Nonprofits are often mission driven, not motivated to make money for shareholders. Their mission might be to serve others; some have a religious affiliation. The mission of the excellent nonprofit organization Kendal is “to transform the experience of aging.”
Consider a home’s location and cost as you investigate your choices. Andrea began her search for eventual long term care for Ted right in the support group by asking the other members what determined which home they chose for their family member. Memory care was primary, followed by distance and cost.
Those are good measures to use as you start your search. Try to find a good place within 15 or 20 minutes of your house so it will be convenient to visit. I needed to travel 35 minutes to get to the excellent home I found for my mother, and that meant I visited two or three times a week rather than three or four. (I mention cost below.)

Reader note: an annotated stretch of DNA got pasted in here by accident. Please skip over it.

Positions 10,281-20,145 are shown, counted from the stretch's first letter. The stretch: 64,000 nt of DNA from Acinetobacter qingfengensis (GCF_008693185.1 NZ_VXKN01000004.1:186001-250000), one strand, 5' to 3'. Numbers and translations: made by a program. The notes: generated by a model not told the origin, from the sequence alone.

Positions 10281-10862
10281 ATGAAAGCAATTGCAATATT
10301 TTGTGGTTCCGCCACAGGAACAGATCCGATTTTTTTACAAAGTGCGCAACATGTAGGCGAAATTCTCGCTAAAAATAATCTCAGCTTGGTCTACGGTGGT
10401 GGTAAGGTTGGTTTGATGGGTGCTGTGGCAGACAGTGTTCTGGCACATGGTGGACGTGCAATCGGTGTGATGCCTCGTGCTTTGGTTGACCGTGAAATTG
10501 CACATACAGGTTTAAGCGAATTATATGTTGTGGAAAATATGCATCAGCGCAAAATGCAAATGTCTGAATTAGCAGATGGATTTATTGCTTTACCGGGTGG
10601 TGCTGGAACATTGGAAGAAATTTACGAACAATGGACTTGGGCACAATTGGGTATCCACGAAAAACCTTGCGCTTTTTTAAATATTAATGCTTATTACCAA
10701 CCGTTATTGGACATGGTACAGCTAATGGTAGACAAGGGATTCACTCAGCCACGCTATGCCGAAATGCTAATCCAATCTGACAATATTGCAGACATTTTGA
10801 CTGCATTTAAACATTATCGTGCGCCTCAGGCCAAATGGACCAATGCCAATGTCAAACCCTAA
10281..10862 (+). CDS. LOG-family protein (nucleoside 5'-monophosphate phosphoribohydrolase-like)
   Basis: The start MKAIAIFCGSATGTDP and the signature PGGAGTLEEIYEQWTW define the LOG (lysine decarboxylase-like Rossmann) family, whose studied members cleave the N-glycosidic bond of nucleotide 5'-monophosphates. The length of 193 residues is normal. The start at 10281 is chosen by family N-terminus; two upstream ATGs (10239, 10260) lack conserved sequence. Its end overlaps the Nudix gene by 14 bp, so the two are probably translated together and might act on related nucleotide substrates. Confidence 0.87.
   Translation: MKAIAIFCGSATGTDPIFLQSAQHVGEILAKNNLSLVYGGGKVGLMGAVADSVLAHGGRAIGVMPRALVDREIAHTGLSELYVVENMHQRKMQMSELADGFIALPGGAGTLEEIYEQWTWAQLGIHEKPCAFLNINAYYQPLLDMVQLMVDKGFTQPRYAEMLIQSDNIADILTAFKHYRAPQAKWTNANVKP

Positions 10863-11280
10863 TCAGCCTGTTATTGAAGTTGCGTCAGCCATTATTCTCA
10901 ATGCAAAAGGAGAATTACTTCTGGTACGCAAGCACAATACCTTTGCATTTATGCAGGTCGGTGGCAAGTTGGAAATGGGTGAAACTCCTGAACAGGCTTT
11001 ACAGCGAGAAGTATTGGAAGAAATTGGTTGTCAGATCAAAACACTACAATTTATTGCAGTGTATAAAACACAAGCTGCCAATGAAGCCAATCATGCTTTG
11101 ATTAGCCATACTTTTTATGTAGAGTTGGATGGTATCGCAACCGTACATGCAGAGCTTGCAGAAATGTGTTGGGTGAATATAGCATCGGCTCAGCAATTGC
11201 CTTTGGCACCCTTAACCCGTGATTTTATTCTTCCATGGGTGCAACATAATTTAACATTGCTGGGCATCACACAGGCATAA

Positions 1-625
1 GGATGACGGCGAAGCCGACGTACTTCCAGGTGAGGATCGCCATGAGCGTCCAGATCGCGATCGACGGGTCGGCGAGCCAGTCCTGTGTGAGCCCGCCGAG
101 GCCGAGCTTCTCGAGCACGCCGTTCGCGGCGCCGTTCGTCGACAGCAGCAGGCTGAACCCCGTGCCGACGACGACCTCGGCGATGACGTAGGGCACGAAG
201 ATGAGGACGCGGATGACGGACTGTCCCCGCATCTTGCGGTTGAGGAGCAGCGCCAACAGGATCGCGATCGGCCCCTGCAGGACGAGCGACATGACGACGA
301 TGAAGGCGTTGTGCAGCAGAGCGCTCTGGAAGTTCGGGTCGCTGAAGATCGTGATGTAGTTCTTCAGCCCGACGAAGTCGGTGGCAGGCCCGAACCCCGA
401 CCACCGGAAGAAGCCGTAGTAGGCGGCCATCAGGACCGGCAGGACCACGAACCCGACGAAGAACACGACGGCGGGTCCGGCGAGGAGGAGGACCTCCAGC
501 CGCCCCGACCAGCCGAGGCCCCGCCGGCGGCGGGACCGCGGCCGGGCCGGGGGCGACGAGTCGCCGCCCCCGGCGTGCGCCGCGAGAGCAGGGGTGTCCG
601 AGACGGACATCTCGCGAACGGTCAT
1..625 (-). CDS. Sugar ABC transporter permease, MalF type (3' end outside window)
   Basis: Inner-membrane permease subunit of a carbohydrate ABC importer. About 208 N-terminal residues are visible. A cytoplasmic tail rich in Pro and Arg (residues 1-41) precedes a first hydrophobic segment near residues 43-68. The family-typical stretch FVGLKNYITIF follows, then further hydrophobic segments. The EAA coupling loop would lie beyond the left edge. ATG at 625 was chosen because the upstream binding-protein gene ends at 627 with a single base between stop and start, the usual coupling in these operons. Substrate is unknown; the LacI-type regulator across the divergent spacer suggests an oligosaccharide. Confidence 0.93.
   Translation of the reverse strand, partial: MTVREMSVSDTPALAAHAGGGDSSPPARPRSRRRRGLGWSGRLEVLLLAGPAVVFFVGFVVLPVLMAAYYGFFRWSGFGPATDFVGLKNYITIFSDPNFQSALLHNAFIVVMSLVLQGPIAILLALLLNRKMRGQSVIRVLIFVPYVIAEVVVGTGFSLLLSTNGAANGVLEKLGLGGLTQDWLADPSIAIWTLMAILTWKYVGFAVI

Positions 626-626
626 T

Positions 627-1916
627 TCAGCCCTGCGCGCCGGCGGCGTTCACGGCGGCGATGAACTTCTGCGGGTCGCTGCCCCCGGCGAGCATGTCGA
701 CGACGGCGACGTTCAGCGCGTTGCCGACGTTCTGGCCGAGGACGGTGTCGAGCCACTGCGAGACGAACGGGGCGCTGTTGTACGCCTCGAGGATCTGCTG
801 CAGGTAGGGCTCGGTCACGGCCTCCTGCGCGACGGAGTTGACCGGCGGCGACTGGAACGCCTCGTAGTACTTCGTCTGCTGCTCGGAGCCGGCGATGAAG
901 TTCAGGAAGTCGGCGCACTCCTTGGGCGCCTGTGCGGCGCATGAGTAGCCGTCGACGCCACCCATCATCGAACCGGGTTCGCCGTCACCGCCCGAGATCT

Your local Area Agency on Aging can give you a list of local facilities, as can the local chapter of the Alzheimer’s Association. Your state’s long term care ombudsman—an official advocate for residents in care homes—can at least steer you away from the worst facilities.
Visit residences that seem like good possibilities. Once you have several well-recommended homes that meet your needs regarding location and level of care, call them and speak to the person in charge of admissions, now usually called the director of marketing.
Verify that the facility gives dementia care and ask how their staff is trained to work with that population. To assess what they tell you, check the Alzheimer’s Association’s list of recognized training programs.
Ask about the cost and what is included. A top-notch, for-profit dementia care home is going to be expensive. Excellent care is sometimes given for less in nonprofit homes.
Find out if the rate increases as the resident needs more care.